Asian stocks swung between gains and losses as health care shares rose while energy companies and materials producers declined. Japanese equities climbed as the yen weakened.
BHP Billiton Ltd., the world’s biggest mining company, fell 1 percent in Sydney as it headed for its lowest close since July 22. Alfresa Holdings Corp., which makes drugs and medical devices, gained 3.7 percent in Tokyo. Mazda Motor Corp., the automaker that gets 30 percent of sales in North America, added 2.7 percent as the yen slid for a third day on optimism the U.S. government will avoid default. Sa Sa International Holdings Ltd. dropped 4.1 percent in Hong Kong after Credit Suisse Group AG said the cosmetic retailer’s sales during China’s week-long holiday missed estimates.
The MSCI Asia Pacific Index dropped 0.2 percent to 138.78 as of 1:18 p.m. in Tokyo after rising as much as 0.2 percent. U.S. House Republican and Senate Democratic leaders are open to a short-term increase in the debt limit, said congressional aides of both parties who spoke on condition of anonymity.
“The market obviously is expecting the gridlock to be resolved,” said Donald Williams, Sydney-based chief investment officer at Platypus Asset Management Ltd., which oversees about A$1.6 billion ($1.5 billion). “But having said that, I think the market is uncertain until this is resolved, and so we’ve got choppy trading conditions ahead for the next week or so.”
Japan’s Topix index added 0.7 percent after yesterday rising the most since Sept. 19. The nation’s machinery orders rose more than expected in August, data showed today.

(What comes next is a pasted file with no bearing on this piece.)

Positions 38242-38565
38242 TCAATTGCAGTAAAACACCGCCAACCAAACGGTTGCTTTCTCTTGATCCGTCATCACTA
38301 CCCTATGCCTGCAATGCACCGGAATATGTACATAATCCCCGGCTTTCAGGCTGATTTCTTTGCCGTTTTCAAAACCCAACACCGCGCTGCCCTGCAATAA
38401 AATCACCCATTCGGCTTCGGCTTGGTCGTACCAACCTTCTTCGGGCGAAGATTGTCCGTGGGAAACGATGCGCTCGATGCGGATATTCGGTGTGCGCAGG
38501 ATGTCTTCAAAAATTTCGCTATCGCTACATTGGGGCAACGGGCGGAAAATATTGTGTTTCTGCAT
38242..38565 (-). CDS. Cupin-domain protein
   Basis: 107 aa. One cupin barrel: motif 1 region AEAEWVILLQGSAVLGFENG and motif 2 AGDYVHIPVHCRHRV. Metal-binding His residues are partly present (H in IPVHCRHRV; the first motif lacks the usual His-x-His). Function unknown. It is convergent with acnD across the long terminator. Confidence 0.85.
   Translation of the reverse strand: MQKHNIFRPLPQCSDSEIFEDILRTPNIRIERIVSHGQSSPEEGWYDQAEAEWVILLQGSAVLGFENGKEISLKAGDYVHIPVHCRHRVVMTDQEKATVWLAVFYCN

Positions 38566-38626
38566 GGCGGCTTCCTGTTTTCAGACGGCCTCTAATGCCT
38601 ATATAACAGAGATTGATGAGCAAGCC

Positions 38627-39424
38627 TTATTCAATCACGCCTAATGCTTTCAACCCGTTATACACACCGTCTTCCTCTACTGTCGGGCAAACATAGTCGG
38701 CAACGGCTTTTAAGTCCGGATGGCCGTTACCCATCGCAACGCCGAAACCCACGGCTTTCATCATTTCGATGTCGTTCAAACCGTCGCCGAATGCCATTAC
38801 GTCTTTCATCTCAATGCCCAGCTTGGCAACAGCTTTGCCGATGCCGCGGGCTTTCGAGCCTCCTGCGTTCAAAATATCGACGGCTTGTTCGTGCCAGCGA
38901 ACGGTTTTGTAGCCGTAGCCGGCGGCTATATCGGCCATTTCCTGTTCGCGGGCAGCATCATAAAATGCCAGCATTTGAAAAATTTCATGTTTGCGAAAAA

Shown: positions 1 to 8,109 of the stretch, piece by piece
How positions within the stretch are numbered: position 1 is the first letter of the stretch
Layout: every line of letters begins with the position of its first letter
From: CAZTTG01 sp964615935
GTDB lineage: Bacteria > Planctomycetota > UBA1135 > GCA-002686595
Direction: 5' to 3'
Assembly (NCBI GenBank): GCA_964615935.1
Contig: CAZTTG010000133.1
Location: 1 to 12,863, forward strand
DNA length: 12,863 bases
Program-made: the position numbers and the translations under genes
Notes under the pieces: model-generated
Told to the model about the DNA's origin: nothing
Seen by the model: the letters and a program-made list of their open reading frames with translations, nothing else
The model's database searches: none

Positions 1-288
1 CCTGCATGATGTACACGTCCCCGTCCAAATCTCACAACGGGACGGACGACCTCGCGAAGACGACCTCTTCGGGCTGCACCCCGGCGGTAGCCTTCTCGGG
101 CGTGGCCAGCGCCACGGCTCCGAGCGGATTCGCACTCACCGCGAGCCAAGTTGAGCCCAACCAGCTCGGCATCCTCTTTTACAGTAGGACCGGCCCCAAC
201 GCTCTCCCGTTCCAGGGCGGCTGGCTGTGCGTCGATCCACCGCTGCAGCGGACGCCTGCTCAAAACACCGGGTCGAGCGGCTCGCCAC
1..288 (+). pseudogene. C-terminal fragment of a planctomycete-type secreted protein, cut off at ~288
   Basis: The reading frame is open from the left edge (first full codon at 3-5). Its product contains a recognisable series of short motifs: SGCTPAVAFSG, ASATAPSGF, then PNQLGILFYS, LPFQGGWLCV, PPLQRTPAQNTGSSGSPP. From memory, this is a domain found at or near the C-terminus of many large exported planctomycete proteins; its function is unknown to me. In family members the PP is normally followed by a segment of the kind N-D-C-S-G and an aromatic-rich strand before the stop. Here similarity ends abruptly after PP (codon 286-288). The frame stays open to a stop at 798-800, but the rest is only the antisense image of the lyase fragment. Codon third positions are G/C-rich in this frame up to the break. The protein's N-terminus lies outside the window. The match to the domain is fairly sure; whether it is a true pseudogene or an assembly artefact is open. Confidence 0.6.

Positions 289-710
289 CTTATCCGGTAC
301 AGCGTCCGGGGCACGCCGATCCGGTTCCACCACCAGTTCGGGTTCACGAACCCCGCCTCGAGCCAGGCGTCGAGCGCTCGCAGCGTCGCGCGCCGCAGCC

South Korea’s Kospi index was little changed after rising as much as 0.4 percent as the Bank of Korea cut its 2014 growth forecast to 3.8 percent from 4 percent. New Zealand’s NZX 50 Index gained 0.1 percent. Australia’s S&P/ASX 200 Index fell 0.2 percent even as data showed the nation’s unemployment rate expectedly dropped in September.
Hong Kong’s Hang Seng Index (HSI) dropped 0.8 percent, heading for the lowest close in a month. The Shanghai Composite Index fell 0.9 percent. Singapore’s Straits Times Index climbed 0.3 percent. Taiwan’s markets are closed for a holiday.
Futures on the Standard & Poor’s 500 Index climbed 0.4 percent. The measure rose 0.1 percent yesterday amid signs that lawmakers could raise the debt ceiling and on optimism Janet Yellen won’t rush to withdraw stimulus if she becomes Federal Reserve chief.
President Barack Obama nominated Yellen, the current Fed vice chairman and an architect of its stimulus program, to succeed Ben S. Bernanke as central bank chairman. Most Fed policy makers said they were likely to reduce the pace of bond purchases this year, according to minutes released yesterday of their last meeting, which took place before the U.S. government partial shutdown started.